Graduates in the Form of 2018 are part of a generation that can—and must—change the world.
Dr. Phumzile Mlambo-Ngcuka—undersecretary general of the United Nations, executive director of UN Women, and former deputy president of South Africa—expressed hope and high expectations when she addressed Groton School’s 133rd commencement, known as Prize Day, imploring Groton's graduates to tackle the world’s most entrenched problems.
This generation is the first with “a real possibility to end extreme poverty in the world,” the first “with a possibility to change gender relations,” and “the last generation with a possibility to save the planet,” Dr. Mlambo-Ngcuka said.
As part of the largest generation of young people ever, 1.8 billion strong, “you are a power bloc," she told the graduates, "which means you can be a force for change in the world." Citing young, effective activists such as Nobel Prize winner Malala Zousafzai and the teens in Parkland, Florida, who began the #neveragain movement against gun violence, she said, "Right now, young people are leading extraordinary movements around the world.” She also pointed to what happens when young people don’t show up, explaining that many young voters in the United Kingdom regret not casting a ballot against Brexit.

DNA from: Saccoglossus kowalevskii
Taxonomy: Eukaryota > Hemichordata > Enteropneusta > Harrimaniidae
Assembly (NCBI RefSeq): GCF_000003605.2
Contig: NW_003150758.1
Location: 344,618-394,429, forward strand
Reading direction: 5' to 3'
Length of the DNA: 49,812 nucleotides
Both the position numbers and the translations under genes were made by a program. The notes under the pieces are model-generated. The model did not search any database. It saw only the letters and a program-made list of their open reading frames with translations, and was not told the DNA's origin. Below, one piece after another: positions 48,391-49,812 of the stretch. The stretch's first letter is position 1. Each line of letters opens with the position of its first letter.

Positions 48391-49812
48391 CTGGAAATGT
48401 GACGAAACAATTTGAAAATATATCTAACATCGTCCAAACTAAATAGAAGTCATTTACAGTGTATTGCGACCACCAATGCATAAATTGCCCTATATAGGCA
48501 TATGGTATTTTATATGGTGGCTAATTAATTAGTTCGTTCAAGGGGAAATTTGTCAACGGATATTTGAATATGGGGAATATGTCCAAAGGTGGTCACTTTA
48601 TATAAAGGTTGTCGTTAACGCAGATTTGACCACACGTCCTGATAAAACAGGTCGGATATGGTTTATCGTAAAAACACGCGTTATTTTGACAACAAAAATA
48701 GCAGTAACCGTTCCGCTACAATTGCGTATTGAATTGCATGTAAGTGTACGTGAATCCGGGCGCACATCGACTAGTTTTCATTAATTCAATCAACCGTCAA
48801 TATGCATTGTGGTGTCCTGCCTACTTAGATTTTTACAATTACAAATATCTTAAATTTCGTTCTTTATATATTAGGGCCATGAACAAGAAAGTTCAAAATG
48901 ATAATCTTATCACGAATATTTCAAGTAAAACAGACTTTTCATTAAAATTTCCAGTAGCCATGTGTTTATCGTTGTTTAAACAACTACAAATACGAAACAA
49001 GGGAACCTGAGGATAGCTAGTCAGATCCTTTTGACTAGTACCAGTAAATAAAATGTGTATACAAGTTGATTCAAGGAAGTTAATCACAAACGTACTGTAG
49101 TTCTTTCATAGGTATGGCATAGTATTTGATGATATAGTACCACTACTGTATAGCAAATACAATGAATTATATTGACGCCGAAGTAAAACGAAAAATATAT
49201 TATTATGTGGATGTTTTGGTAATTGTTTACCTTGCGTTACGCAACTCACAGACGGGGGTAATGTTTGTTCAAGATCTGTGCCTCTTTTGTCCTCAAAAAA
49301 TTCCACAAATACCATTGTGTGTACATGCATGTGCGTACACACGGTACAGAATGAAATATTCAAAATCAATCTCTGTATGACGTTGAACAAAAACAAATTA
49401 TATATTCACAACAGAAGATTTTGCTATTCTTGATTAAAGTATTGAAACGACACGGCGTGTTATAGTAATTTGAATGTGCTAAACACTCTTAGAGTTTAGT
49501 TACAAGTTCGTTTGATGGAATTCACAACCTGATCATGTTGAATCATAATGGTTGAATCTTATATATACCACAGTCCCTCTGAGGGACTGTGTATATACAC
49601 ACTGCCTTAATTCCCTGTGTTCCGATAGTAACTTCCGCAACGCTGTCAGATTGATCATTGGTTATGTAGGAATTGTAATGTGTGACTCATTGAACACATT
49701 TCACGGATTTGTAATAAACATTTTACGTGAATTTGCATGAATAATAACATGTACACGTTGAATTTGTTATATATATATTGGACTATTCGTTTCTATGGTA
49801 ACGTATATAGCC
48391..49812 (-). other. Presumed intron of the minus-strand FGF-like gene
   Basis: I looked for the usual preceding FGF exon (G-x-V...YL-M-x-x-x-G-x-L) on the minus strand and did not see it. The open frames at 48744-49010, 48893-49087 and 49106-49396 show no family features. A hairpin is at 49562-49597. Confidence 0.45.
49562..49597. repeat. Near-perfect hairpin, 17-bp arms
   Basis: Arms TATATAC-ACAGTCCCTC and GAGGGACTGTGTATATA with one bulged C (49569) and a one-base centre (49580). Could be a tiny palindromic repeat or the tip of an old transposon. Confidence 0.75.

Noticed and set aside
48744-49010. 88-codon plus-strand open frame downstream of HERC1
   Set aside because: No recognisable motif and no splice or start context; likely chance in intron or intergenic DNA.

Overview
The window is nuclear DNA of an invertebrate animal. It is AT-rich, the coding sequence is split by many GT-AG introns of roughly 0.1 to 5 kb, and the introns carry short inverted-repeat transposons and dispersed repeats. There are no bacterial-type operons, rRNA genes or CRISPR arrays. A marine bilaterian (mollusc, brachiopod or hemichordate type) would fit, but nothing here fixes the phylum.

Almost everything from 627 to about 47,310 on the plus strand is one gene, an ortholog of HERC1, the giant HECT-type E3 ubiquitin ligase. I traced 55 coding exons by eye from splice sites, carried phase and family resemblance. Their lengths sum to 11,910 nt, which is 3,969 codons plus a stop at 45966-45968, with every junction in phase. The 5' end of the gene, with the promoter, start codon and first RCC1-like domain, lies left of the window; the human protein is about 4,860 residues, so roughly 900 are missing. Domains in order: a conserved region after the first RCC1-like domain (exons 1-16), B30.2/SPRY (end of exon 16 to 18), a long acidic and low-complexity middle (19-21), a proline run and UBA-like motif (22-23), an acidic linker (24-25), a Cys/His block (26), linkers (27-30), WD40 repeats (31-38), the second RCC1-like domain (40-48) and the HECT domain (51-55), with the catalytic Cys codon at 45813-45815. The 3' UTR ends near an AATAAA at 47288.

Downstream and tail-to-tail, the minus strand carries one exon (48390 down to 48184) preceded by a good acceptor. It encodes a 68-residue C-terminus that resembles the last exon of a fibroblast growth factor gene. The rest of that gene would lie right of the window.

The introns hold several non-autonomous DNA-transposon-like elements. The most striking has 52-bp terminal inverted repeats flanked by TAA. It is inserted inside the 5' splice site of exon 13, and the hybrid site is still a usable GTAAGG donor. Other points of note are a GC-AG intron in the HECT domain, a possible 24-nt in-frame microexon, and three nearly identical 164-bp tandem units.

Today's pressing global challenges align with the UN’s Sustainable Development Goals (SDGs), adopted in 2015 and intended to work toward peace, protecting the planet, bringing prosperity to more people, and balancing power relations between the genders. “We now only have twelve years left to achieve these goals, which means much of their success also depends on you as young people, working with determined adults and leaders,” she said.
Beyond fighting for gender equity and equal pay, the speaker took time to focus on the prevalence of child marriage, surprising many listeners with the fact that only three states in the U.S. outlaw it. She stressed the importance of men embracing feminism and urged the males in the Prize Day tent to join UN Women’s HeforShe movement, through which males support gender equality.
As if to lift the weight of the world, at least momentarily, Dr. Mlambo-Ngcuka also assured the graduates, “You must also enjoy being young . . . We are not asking you to be a saint. We are just asking you to be good human beings, to be kind, to care for others, but also to have fun.”
Still, her conclusion was a call to action: “You are a generation that can change the world. You have the power, the technology, the numbers. Go out now and fulfill the mission of your generation."